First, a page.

Drug Resistant HIV Reverse Transcriptase

Project: Research project

Project Details


DESCRIPTION (provided by the applicant): HIV-1 RT continues to be a key target
for anti-HIV therapy. The long term goal of our project is to comprehensively
define HIV RT function and the mechanism of drug resistance. There is an
increasing realization that proper positioning of template-primer is central to
several key aspects of RT function. We intend to delineate the functional role
of three specific interactions between HIV-1 RT and the template-primer. These
contact points lie along the template-primer cleft, in front of the active site
(contacting the template 5'-overhang), behind the active site (contacting the
template at penultimate basepair), or further away in the minor groove
(contacting the primer at 3rd to 6th basepairs) respectively. Three specific
aims are listed. First, we will study the fingers subdomain-template contacts
near the active site via nested deletions of 33-[M loop of HIV-1 RT created to
disrupt the proposed interactions with the template overhang and/or the dNTP.
In addition to testing these mutants for dNTP-binding, accuracy of dNTP
insertion, processivity and strand transfer, we will also test the role of
J33-j34 loop as a determinant of the natural high susceptibility of HIV-1 RT to
2',3'-dideoxyNTPs. The mutation rate of multi-dideoxynucleoside analog
resistant RT variants and whether a proofreading-like activity contributes to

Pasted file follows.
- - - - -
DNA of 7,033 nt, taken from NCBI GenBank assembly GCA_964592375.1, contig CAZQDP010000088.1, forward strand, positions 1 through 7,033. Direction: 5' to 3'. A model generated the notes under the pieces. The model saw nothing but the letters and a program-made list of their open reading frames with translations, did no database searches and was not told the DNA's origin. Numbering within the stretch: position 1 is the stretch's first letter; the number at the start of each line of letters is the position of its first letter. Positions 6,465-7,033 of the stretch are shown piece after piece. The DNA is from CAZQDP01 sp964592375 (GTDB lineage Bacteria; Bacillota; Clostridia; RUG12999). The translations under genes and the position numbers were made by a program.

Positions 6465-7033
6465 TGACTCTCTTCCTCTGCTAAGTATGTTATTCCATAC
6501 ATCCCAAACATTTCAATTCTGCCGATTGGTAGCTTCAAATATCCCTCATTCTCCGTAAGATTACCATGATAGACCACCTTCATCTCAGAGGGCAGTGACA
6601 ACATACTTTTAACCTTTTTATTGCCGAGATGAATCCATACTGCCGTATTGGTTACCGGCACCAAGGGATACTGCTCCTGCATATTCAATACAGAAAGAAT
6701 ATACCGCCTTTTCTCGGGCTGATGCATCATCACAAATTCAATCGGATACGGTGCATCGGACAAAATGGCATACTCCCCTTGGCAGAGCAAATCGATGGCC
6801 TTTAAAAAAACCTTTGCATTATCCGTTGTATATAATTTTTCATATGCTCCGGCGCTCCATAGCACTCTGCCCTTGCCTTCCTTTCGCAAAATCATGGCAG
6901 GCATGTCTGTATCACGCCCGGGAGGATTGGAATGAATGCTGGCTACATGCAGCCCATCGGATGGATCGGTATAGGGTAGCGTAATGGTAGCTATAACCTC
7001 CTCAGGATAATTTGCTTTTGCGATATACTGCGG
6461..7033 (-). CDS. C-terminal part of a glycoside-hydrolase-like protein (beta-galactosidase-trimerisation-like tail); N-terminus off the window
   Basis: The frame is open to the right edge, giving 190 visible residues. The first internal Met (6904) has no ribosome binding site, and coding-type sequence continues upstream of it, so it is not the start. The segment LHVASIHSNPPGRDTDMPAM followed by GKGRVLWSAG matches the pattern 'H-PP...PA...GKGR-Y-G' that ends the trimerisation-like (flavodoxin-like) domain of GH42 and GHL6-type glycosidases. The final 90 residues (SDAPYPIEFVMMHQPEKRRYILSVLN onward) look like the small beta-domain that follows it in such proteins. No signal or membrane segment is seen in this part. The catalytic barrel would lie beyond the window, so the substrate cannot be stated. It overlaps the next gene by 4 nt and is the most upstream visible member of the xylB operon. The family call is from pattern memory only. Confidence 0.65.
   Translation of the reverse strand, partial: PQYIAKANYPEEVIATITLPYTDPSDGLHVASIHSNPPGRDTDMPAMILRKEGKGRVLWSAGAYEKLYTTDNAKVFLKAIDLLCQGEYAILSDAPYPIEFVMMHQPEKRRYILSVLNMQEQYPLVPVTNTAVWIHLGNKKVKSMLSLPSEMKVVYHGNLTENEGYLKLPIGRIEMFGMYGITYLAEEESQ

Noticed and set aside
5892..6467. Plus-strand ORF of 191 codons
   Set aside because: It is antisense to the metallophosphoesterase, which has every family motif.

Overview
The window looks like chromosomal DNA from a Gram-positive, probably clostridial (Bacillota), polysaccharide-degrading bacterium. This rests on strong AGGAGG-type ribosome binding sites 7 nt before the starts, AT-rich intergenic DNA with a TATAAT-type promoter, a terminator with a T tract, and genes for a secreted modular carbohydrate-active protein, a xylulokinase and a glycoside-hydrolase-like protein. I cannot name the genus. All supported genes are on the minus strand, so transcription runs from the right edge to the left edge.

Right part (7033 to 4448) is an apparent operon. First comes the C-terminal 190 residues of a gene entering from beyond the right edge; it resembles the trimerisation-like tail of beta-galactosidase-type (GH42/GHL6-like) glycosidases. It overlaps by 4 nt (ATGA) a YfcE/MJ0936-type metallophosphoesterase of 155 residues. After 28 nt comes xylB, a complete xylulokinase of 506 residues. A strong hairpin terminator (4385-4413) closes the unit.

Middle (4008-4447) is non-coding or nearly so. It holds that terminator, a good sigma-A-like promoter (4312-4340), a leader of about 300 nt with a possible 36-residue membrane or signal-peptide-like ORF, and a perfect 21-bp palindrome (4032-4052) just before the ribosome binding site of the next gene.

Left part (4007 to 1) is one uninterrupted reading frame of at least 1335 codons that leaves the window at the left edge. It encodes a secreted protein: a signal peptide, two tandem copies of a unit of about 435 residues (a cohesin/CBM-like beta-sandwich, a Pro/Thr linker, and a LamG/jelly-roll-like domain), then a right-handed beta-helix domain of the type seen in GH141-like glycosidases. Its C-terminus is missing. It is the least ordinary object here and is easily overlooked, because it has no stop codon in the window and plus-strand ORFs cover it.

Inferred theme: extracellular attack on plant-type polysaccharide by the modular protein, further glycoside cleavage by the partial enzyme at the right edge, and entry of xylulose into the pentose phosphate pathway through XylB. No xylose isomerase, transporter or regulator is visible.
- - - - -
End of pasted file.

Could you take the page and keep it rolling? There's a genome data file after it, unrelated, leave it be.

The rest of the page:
the overall fidelity will be tested. Second, we will investigate the role of
the template grip 135a, which forms a close contact with the penultimate
basepair of the template-primer, in RT function. We will both attempt to
delineate the mechanism of frameshift mutagenesis by HIV-1 RT, the precise role
of template grip 135a in frameshift fidelity and the mechanistic basis for its
global influence on fidelity. Altered template grip mutants of HIV-1 RT will be
tested for effects on affinity to the template-primer duplex, processivity,
RNase H activity and strand transfer. Lastly, we will test whether the thumb
helix clamp involving aH and cxl helices indeed serves a critical function in
enzyme translocation subsequent to each dNTP addition cycle. We will also test
its role in processive polymerization and in frameshift fidelity.
Effective start/end date9/1/913/31/05


  • National Institute of Allergy and Infectious Diseases: $482,132.00
  • National Institute of Allergy and Infectious Diseases: $468,323.00
  • National Institute of Allergy and Infectious Diseases
  • National Institute of Allergy and Infectious Diseases


  • Infectious Diseases
  • Molecular Biology


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